Blessed Lucidity

Updated: Mar 1

Author's Note: I originally published this post on my CaringBridge site on August 5, 2020... I've shortened it somewhat for this blog.


Here we are, 9.5 days after my heart attack, and I have almost never felt better! Okay, that's going a bit too far. How about, "I haven't felt this well in a long time!" My blood pressure is healthy, my appetite has returned, I'm sleeping decently well, and I'm feeling solid on my feet (as long as I don't whip my head around too quickly, haha). To me the most surprising aspect of my recovery, though, is my newfound MENTAL CLARITY. I'm not exactly sure when I discovered/realized that I have adult ADD (attention deficit disorder) or -- as I like to call it -- Attention Inconsistency Syndrome. I have always had lots of attention; however, it's not always allocated in socially appreciated ways. :) This special feature of mine became more noticeable to me when I married my pediatrician dance partner, Dr. Doug Whitman in 2001. Not only is he an Excellent Dancer and a Whiz with Medicine in Kids, he's also an Efficient Planner and Organizer and Solver of Problems and an Upfront Communicator and a World-Class Checker-Offer of To-Do lists. And he's Opinionated, and Decisive, and East Coast. (Doug grew up in Montgomery County outside Philadelphia, PA to be specific.) So... this Soft-Hearted, Smart, Artistic, Creative but Rule-Following Daydreamer Farm Girl from Rural Western Nebraska (Kimball, to be specific) began to learn of all the ways that she and her husband were delightfully/exasperatingly different from each other. My hidden superpower of ADD was not too much of a problem for me until I had a baby in 2003. In the past, I had always been able to kick into high gear in the last minute (late at night, usually), become hyper-focused on my goal, and produce terrific results just barely under the final deadline of my current assignment/project. Suddenly as a new mother I couldn't rely on a good night's sleep to recover from an adrenaline-laced mania the night before... In fact, I felt like I could never catch a break from the relentless demands of motherhood. The problem worsened when my baby became a 2.5 year old kid and I had another baby. That was in 2005, when I was 40 years old. My struggles manifested as depression, and I began mental health counseling (shout-out to Deb Westcott), taking antidepressant medication and finding external support for my mind-wandering mind. In January of 2014, I had a hypertensive episode that sent me to the Poudre Valley Hospital ER with symptoms of a possible heart attack. My blood pressure was in the 180s, and the red-flag protein troponin appeared in my bloodstream. I was admitted and underwent a heart catheterization at the Medical Center of the Rockies in Loveland, Colorado. Reassuringly, my coronary arteries turned out to be "clean as a whistle" and it was confirmed that I had not suffered a heart attack. An interesting finding was that my coronary arteries were unusually tortuous (twisty/curvy), which was either an inherited configuration or the result of chronic (undiagnosed) high blood pressure. I was instructed to stop taking Concerta for my ADD, to begin taking Strattera instead, and begin taking the blood pressure medicines Amlodipine and Losartan. That brings us to 2020. I had continued to experience brain fogginess, memory challenges, and the frustration that I was only rarely able to focus well enough to achieve the modest goals I was setting for myself (e.g., getting dinner on the table before bedtime). Since my heart attack 9.5 days ago, I have felt a dawning sense of clarity in my thought patterns. I titled this journal post "Blessed Lucidity" because I am extremely relieved and grateful about the restored mental clarity that has come to me. Whether it was the cessation of my BP meds or of Strattera (for ADD), or the addition of new medicines, or the acuity brought about by an existential crisis, or all of the above plus "special sauce," I am happy to be HERE and to now have Blessed Lucidity.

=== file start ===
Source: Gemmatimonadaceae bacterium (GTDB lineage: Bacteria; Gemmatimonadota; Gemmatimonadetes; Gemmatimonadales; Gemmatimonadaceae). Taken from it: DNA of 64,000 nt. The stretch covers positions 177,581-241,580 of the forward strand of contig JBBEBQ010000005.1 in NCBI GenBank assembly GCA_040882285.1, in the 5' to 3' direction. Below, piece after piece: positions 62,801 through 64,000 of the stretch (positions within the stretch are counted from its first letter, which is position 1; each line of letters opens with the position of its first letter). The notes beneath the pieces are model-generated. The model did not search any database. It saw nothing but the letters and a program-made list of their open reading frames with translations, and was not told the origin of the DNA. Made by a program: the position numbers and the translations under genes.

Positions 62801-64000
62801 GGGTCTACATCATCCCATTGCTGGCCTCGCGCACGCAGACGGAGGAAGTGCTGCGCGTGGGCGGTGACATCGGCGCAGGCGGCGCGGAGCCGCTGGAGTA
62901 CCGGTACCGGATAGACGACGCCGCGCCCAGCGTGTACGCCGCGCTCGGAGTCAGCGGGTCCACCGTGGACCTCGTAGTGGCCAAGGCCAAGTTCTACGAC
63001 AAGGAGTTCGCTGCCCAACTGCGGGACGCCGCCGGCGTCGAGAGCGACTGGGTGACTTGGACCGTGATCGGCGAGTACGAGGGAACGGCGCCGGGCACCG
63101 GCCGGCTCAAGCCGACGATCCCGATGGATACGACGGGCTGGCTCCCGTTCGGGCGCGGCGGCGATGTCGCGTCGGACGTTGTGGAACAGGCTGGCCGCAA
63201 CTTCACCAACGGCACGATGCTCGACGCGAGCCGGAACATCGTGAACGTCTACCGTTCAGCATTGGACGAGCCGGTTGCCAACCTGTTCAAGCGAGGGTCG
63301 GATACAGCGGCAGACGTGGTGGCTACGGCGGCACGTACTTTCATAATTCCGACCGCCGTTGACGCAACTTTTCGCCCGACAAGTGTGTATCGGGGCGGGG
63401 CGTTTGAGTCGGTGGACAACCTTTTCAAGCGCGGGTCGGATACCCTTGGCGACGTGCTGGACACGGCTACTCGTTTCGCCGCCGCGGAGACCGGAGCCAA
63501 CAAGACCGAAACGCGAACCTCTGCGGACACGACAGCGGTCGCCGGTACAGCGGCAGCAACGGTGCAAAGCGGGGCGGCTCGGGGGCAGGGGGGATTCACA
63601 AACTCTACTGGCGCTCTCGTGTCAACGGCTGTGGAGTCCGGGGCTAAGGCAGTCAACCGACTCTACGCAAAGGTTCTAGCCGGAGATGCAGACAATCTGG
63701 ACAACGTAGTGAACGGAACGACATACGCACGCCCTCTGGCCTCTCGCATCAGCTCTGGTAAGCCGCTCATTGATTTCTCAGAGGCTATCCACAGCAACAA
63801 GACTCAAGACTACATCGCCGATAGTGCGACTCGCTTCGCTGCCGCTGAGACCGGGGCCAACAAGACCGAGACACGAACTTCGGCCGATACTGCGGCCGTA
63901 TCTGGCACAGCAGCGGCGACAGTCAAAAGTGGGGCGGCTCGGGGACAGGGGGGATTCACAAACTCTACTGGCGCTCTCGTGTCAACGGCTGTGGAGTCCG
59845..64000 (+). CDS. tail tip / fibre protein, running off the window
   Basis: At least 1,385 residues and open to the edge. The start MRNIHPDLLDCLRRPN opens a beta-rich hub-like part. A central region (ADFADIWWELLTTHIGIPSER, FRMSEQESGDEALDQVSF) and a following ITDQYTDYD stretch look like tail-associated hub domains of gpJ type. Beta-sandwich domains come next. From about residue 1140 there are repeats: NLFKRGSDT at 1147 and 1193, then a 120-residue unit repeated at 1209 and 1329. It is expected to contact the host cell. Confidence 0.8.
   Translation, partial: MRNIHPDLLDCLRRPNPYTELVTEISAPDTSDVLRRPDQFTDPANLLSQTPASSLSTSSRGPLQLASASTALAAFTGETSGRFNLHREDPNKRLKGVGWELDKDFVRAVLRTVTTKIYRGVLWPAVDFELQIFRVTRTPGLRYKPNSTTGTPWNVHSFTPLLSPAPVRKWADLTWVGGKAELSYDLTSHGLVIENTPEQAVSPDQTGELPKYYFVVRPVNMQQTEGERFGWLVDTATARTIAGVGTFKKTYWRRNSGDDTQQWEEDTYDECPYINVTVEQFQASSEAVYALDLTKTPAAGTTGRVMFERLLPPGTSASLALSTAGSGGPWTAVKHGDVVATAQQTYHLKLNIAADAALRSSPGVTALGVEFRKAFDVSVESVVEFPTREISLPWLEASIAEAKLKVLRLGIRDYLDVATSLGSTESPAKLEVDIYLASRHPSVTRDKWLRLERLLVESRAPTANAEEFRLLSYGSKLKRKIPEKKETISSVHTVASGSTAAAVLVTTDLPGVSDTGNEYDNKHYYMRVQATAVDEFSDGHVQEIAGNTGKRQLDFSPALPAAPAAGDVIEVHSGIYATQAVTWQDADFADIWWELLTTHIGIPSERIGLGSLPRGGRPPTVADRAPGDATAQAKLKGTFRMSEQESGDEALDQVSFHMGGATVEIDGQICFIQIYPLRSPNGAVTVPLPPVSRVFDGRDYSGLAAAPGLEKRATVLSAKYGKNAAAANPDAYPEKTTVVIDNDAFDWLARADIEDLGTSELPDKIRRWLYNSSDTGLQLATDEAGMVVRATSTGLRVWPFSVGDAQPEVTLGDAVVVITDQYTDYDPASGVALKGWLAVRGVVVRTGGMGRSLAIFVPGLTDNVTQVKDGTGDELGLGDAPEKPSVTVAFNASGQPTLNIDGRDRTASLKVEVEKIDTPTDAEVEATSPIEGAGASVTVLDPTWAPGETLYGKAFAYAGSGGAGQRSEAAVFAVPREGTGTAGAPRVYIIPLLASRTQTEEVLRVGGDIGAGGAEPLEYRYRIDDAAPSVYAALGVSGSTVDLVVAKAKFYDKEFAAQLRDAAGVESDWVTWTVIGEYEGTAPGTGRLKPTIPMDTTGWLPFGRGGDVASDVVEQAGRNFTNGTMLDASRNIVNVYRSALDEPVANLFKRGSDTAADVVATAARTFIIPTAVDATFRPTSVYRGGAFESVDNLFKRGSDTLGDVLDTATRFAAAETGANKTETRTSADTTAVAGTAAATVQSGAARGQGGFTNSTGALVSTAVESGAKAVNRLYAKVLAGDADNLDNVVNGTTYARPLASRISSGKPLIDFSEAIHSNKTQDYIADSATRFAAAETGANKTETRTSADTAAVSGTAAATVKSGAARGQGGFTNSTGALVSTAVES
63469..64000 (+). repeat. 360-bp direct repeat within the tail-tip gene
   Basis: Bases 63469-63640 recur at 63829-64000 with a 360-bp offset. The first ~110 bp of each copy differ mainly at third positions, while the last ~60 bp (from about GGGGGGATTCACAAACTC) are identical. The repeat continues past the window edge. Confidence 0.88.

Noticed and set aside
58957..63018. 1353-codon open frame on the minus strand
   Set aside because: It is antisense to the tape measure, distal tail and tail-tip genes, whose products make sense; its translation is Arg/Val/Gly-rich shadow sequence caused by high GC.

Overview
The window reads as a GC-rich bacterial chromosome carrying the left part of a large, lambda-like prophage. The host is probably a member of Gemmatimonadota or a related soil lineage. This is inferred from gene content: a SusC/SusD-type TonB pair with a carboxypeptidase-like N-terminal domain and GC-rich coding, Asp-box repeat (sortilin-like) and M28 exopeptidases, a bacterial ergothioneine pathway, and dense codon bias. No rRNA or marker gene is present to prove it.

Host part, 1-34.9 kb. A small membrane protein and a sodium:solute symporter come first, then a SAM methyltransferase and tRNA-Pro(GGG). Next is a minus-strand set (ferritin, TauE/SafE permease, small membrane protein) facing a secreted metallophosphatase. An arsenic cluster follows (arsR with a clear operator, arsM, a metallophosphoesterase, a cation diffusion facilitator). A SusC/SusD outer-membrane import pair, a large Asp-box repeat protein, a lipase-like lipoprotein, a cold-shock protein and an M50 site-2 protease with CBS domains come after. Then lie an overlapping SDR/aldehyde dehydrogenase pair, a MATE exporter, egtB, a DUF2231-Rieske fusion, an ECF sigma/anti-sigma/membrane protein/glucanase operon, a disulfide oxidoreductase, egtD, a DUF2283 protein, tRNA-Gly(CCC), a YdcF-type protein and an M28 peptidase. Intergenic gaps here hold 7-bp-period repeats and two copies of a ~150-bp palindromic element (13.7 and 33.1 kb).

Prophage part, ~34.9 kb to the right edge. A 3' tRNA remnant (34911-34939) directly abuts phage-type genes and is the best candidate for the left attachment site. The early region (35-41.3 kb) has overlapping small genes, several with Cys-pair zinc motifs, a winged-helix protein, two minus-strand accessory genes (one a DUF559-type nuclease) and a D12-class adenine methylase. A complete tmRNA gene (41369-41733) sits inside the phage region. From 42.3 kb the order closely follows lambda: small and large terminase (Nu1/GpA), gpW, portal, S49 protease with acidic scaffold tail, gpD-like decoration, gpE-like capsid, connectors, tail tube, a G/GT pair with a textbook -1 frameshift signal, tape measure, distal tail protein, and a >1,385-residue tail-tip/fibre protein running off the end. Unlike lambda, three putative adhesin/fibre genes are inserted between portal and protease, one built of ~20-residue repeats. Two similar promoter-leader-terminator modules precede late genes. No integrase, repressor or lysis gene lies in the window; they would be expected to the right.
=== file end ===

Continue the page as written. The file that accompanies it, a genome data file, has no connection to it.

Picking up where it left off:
Thank you for reading!



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